This was a hate-filled movie that shouldn't have been made. If it was made as a fictional film set in an made-up country it would have called unrealistic. This was a weak film and should not have won Oscars for best Director or best Film, the Usual Suspect was hundred times better and should have won those Oscars. The only good thing to come out of the film was some good action and the costumes of the English army. But this is not enough to save this film and people have seen Mel Gibson and Randall Wallace for what they really are for making films such as the Passion of the Christ, Apocalypto and Pearl Harbor. If you have any taste at all don't watch this film!
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Epic recreation about a notorious Scottish hero who purposes to free his country from the tyranny of Edward I
ma-cortes7 February 2015
In 14th Century Scotland, when his secret bride is executed for assaulting an English soldier who tried to rape her, William Wallace begins a revolt and leads Scottish warriors against the cruel English tyrant , the nasty ruler Edward I (Patrick McGoohan)the Longshanks (as he was called "The Longshanks" -long legs- since he was uncommonly tall for a man of the time , Edward I was at least 6 feet, 2 inches) who wishes to inherit the crown of Scotland for himself , ruling Scotland with an iron fist and succeeded his effeminate homosexual son Edward II Prince Edward (he was indeed the first English prince to carry the title Prince of Wales, although he did not marry Princess Isabella until 1308, after both Wallace (1305) and Edward I (1307) had died) . As William Wallace begins his long quest to make Scotland free once and for all, along with the assistance of Robert the Bruce. There took place several battles such as Stirling , York (though the sacking of York was invented for the movie ,Wallace never got as far south as York during his invasion of northern England) and the famous Battle of Falkirk (July 22, 1298), in which the English army was personally led by King Edward I, who decisively defeated the Scots , the real-life King Edward I was a military genius who learned combat tactics while fighting the Mamelukes during the Eighth and Ninth Crusades . There also appears Robert the Bruce , though many Scots were offended by the film's portrayal of Robert the Bruce (Angus McFayden) , who is considered a National Hero of Scotland .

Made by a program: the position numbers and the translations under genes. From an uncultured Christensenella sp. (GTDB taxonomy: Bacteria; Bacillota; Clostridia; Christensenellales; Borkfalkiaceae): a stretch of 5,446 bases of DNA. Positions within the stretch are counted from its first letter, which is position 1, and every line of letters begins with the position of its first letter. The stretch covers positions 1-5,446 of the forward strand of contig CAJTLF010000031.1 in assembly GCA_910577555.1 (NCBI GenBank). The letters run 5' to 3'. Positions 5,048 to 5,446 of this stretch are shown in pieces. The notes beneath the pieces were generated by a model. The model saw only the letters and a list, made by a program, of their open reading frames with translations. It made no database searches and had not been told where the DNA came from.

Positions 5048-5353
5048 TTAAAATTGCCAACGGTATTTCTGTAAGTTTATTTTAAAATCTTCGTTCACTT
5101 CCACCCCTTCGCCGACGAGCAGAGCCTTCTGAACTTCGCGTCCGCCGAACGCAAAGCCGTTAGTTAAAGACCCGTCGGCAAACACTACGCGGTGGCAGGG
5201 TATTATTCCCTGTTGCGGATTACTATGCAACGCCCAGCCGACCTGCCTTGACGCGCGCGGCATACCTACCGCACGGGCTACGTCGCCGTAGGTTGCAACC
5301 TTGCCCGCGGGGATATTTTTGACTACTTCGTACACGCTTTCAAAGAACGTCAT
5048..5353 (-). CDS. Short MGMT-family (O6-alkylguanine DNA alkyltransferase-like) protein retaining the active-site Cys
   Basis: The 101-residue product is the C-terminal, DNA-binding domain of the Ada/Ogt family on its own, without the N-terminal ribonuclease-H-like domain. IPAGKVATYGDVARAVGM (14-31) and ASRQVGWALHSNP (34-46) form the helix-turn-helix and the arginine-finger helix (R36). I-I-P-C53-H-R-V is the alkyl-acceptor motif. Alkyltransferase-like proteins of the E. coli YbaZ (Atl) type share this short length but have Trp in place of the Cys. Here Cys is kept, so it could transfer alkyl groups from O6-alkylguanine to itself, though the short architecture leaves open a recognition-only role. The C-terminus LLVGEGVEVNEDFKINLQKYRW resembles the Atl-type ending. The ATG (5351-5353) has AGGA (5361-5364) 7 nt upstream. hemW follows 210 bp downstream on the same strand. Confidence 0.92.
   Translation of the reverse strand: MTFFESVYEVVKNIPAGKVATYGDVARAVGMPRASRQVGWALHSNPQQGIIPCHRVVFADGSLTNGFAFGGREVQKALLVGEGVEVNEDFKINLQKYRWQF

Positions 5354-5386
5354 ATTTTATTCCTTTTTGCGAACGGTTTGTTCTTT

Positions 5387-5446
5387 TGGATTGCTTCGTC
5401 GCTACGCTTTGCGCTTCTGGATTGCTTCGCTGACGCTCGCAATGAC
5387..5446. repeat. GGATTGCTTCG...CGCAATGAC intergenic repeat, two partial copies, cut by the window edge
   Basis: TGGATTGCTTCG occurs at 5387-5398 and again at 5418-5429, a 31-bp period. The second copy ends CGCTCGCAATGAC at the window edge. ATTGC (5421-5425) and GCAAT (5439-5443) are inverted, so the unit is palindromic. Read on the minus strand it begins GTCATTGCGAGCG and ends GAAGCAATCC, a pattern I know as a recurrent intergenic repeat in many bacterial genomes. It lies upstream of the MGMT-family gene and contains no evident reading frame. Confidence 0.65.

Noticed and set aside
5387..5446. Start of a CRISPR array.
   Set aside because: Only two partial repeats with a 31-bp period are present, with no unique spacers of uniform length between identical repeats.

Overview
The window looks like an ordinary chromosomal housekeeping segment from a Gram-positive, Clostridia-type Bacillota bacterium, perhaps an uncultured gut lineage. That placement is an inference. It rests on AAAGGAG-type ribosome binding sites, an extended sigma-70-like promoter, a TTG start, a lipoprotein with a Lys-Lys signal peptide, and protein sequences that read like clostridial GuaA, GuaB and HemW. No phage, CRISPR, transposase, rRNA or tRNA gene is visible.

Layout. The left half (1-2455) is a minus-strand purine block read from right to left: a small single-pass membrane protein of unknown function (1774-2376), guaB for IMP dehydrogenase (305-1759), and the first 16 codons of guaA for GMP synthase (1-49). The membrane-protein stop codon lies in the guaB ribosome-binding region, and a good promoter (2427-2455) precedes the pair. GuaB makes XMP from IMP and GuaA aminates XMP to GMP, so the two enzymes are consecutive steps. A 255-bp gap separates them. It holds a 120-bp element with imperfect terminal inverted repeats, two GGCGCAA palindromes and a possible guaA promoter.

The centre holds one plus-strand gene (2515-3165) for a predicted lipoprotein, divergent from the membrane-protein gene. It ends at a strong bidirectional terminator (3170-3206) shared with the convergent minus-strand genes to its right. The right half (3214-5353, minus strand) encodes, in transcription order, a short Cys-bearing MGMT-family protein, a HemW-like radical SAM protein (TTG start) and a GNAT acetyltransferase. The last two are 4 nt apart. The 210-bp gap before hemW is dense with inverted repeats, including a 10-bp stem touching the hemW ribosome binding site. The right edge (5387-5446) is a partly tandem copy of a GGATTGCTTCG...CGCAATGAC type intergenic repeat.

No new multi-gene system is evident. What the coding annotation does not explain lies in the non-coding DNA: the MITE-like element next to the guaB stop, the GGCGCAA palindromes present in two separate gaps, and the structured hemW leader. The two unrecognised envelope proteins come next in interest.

This epic movie contains thrills , emotion ,romance , breathtaking battles and being based on historical events . However , some reviewers often cited as the least accurate historical epic of all time and more than 90% of the movie is fiction. This is the classic story about confrontation between good guys , the Scots , versus bad guys , the Sassenachs . A simplistic and pure tale with rude stereotypes and offering a stew of Hollywood clichés , being overlong but well played and directed by Mel Gibson . Interesting script by Randall Wallace , this screen-writer had been visiting Edinburgh in 1983 to learn about his heritage when he came across a statue of William Wallace outside Edinburgh Castle; he had never heard of the 14th-century figure who shared his name but was intrigued enough by the stories told to him about "Scotland's greatest hero" to research the story as much as possible. The film was heavily fictitious but Gibson claimed the changes had been made for dramatic purposes , he also admitted he had always felt he was at least a decade too old to play Wallace. Impressive production design , including thousands of extras , a majority of the actors and extras in this film were actually Irish - members of the Irish Army - although they are supposed to be Scottish or English, as many as 1600 were used on a given day. The film is very crude and brutal , including bloody battles , strong tortures with disembowelment provoking brave grimace and violent scenes as when Edward I threw his son's lover out of a castle window was particularly criticized for inciting homophobia , the lover was based on Piers Gaveston, who was allegedly Edward II's lover. Colorful and glamorous cinematography by John Toll , showing marvelous outdoors , including glamorous opening shots , snowy peaks , silvery lochs , dark mists and many other things . Evocative and sensitive musical score by James Horner ; despite the film being set in Scotland, and based on the life of a Scottish folk hero, the primary instrument heard throughout the soundtrack -most notably at William's father's funeral- are the Uilleann pipes, which are a smaller traditionally Irish version of bagpipes rather than the ubiquitous Great Highland Bagpipe.